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Every fortnight I do a live radio interview on a local station here in the South of Ireland. The person interviewing me holds a PhD in English – a mighty achievement by any standard. She’s into words, their meaning, and how that meaning applies to our modern lives.

This particular week she wanted to discuss the nature of resilience: What is resilience? Can it be taught? Can it be learned?

What is Resilience?

I’ll always remember this interview well – not because it was super-great or unusual in any way. I remember it because of her expression of surprise when she heard my personal definition of resilience. And it’s this:

Resilience is NOT about being bullet proof. It’s about being shot, feeling the pain, soothing the wound, taking the time to heal and then, when we’re ready, re-emerging.

Horrible experiences have a way of helping us cope and learn so we can be better equipped to deal with future pain (and maybe better able to avoid getting shot!)

Can We Teach Resilience?

Yes! There are many programs available online and literally thousands of articles on parenting, education and psychology blogs. But I’m hoping to save you some time by sharing a common theme with you: The beliefs we hold about ourselves are key to our resilience.

A Formula for Resilience Is as Simple as ABC!

We think of Adversity (A) as leading naturally to negative Consequences (C). In the short term of course this is true. But what differentiates people who thrive though adversity from people who seems subsumed by it?

Enter (B) – Belief. What if our relationship breaks down? That’s adversity, that’s for sure. And it leads to sadness, hurt, rage, disappointment, exhaustion, stress. Some people seem to recover and perhaps go on to have a more fulfilling relationship than the one they had so deeply mourned. Others will fall into a deep depression from which they might never fully emerge, maybe going through a series of unsuitable unhappy relationships along the way.

Find great sources for RESILIENCE right on Amazon!

What Makes the Difference?

The belief system the person has about themselves, about their value, and about how the world works.

We recover quicker from Adversity when we Believe that we deserve happiness and that we are worthy. While relationship failure, for example, isn’t 100% our fault, we are willing to look at how we could have done our half of things differently.

We naturally recover faster when we are aware of the things that are still going well despite our collapse. When we develop a strategy or habit of asking the questions, we learn to cope and eventually grow from our own pain.


The person who collapses long term will be more likely to believe (as distinct from temporarily breaking down and thinking) that they had this coming or that they don’t deserve to be happy. This is when solutions are often seen as pointless, hopeless, because they’ve been put in the ‘probably won’t work out either’ box.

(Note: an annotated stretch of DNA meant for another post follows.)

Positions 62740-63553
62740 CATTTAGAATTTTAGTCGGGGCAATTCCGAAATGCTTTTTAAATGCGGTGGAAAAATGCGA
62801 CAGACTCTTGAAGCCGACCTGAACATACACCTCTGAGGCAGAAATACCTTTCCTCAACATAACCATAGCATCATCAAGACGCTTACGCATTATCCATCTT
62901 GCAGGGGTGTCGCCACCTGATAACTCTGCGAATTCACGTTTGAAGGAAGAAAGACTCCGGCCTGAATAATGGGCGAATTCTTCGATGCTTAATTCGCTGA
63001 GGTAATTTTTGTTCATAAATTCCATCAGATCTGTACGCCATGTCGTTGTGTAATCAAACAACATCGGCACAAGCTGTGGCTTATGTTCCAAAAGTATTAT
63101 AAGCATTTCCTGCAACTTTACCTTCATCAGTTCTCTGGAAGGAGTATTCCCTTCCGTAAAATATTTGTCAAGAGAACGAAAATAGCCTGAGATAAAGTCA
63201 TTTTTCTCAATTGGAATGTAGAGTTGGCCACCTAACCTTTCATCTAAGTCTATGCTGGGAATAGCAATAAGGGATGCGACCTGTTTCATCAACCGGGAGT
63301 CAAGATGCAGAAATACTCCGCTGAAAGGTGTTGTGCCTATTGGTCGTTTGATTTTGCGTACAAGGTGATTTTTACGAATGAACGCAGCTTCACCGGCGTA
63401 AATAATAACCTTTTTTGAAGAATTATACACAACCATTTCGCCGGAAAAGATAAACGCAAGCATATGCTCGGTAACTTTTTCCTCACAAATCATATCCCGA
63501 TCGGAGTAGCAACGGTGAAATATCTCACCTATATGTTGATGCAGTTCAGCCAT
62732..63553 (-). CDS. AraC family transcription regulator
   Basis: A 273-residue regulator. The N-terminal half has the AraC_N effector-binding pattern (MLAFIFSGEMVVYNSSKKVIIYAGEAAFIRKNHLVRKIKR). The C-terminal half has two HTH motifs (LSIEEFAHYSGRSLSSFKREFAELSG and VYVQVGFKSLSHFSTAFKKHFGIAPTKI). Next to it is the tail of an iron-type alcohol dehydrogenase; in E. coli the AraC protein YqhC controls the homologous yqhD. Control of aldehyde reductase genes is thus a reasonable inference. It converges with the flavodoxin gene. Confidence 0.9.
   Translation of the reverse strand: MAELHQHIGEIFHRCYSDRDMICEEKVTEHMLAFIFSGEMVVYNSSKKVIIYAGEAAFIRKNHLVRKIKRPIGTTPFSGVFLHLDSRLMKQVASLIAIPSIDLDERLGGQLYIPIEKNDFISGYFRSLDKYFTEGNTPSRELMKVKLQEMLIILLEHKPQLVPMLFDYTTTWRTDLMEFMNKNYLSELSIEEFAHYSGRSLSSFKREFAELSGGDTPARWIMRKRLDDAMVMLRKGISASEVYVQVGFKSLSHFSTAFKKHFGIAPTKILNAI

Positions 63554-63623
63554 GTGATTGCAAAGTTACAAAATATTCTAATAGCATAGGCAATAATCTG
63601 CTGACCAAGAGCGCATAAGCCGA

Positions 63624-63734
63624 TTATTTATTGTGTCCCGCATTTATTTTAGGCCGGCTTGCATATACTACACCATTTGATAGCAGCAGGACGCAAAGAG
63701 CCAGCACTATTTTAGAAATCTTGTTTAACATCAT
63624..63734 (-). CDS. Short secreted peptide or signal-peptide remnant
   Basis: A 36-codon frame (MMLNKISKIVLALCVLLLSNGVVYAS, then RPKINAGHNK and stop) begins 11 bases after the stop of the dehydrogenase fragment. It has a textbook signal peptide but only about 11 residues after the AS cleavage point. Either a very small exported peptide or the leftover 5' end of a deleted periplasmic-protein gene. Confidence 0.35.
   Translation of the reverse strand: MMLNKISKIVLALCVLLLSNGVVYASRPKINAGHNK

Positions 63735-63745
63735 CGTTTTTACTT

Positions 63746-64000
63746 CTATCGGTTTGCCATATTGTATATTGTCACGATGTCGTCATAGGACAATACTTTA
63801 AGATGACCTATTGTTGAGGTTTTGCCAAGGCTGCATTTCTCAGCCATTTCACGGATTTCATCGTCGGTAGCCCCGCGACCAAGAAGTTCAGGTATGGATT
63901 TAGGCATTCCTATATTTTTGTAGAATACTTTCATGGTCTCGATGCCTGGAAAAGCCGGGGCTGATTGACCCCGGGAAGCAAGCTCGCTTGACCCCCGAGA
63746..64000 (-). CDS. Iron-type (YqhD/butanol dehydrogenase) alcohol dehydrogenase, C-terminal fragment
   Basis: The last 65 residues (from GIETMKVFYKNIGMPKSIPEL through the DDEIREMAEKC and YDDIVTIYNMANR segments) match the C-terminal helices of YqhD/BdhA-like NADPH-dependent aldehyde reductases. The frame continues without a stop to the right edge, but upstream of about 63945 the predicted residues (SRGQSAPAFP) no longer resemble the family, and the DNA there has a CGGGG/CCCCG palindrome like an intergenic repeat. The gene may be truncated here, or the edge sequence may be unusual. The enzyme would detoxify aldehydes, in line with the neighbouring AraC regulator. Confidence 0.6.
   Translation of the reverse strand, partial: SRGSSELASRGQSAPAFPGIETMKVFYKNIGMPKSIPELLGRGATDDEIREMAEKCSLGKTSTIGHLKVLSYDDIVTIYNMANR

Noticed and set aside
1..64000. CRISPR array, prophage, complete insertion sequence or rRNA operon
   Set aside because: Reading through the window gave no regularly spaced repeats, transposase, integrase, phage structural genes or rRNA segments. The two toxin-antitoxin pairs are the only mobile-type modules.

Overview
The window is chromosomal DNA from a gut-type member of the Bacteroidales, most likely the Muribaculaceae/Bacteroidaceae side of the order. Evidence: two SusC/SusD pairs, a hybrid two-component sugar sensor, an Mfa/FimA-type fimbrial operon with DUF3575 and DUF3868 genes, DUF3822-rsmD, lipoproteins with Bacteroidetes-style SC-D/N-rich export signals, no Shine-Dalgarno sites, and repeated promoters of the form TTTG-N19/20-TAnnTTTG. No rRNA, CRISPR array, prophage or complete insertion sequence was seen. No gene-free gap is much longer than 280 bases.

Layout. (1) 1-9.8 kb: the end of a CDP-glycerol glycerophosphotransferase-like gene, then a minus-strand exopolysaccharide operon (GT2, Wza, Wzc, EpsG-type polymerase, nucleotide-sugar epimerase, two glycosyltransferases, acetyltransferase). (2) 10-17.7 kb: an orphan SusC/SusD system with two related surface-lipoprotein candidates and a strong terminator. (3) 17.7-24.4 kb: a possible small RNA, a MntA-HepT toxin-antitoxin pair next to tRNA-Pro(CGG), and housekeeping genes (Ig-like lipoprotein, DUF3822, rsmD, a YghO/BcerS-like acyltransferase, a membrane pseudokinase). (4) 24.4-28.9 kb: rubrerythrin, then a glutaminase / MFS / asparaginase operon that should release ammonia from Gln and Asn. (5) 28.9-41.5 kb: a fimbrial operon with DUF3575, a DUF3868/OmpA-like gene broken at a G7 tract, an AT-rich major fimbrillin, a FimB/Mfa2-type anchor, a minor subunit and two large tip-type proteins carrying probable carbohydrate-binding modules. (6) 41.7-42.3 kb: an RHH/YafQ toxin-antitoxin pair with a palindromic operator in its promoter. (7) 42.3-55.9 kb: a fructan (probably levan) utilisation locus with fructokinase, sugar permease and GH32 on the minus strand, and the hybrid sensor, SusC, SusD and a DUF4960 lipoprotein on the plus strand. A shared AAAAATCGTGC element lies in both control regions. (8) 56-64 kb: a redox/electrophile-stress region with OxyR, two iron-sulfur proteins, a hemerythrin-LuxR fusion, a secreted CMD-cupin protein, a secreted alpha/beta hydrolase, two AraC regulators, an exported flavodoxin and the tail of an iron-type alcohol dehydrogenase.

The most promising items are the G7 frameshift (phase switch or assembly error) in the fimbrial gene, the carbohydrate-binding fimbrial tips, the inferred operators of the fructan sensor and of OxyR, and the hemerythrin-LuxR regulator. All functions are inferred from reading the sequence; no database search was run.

This is when we get stuck, ultimately feeling like victims who have no (and who won’t take any) control. An unpleasant consequence – one which a lot of us will have experienced.

teach resilience

How Can We Teach Resilience to Our Children?

There are 8 core ‘habits’ or ‘values’ that we can learn and teach to create resilience – you’ll see it’s not as hard as you might think, and you might even see that you already do them!

  • Accepting failure as part of the same line that  includes success is crucial to our development of resilience. In this way we can teach a child that ‘failure’ is often a step, not the last step, rather it’s one of many. This teaches the child to embrace mistakes and their humanity.
  • Connections: Teach your child how to make friends and that it’s OK to ask them for help.
  • Empathy – teach your child how to help others when they falter. This has a wonderful feel-good factor and is also empowering for your child.
  • Routine – is comforting to all of us and structure helps steady us when we feel we are falling apart, even during a break!
  • Breaks and self-care – are an important part of any routine. Whatever is troubling us, practical or emotional, we need time away to think about other things, to have fun even and re-energise ourselves.
  • Perspective and optimism Even when your child is facing very painful events, help them to consider the big picture and long-term outcomes. Mindful that this is not to dismiss, ( “Well, it could be worse”!) but to include (this is terrible right now I know. I wonder how things might unfold…what would you like to see happen next?)
  • Realistic Goals and working towards them, even in baby steps, is rewarding and encouraging. Unrealistic goals will have the opposite effect on us AND our kids!
  • Change is normal: even though it’s scary – especially for young kids and teens. But we can reframe change as an opportunity rather than simply inconvenience, loss or ending – which is how we often perceive it.

motivational inspiring quote resilience

How Resilience is Beneficial for Our Kids

Can you see how all children can benefit from being resilient? In fact, adults can benefit as well! When you feel the need to wallow in your sorrows and self-pity, think about your own self-worth and gather the strength you can from it. Perhaps catastrophes and downfalls in our lives all happen for a reason. So let it take its course and take advantage of what you can learn from it, rather than the alternative, which could involve a great deal of self-pity.

I BELIEVE we are all capable of these things. I believe we deserve them. And that right there is a recipe for resilience!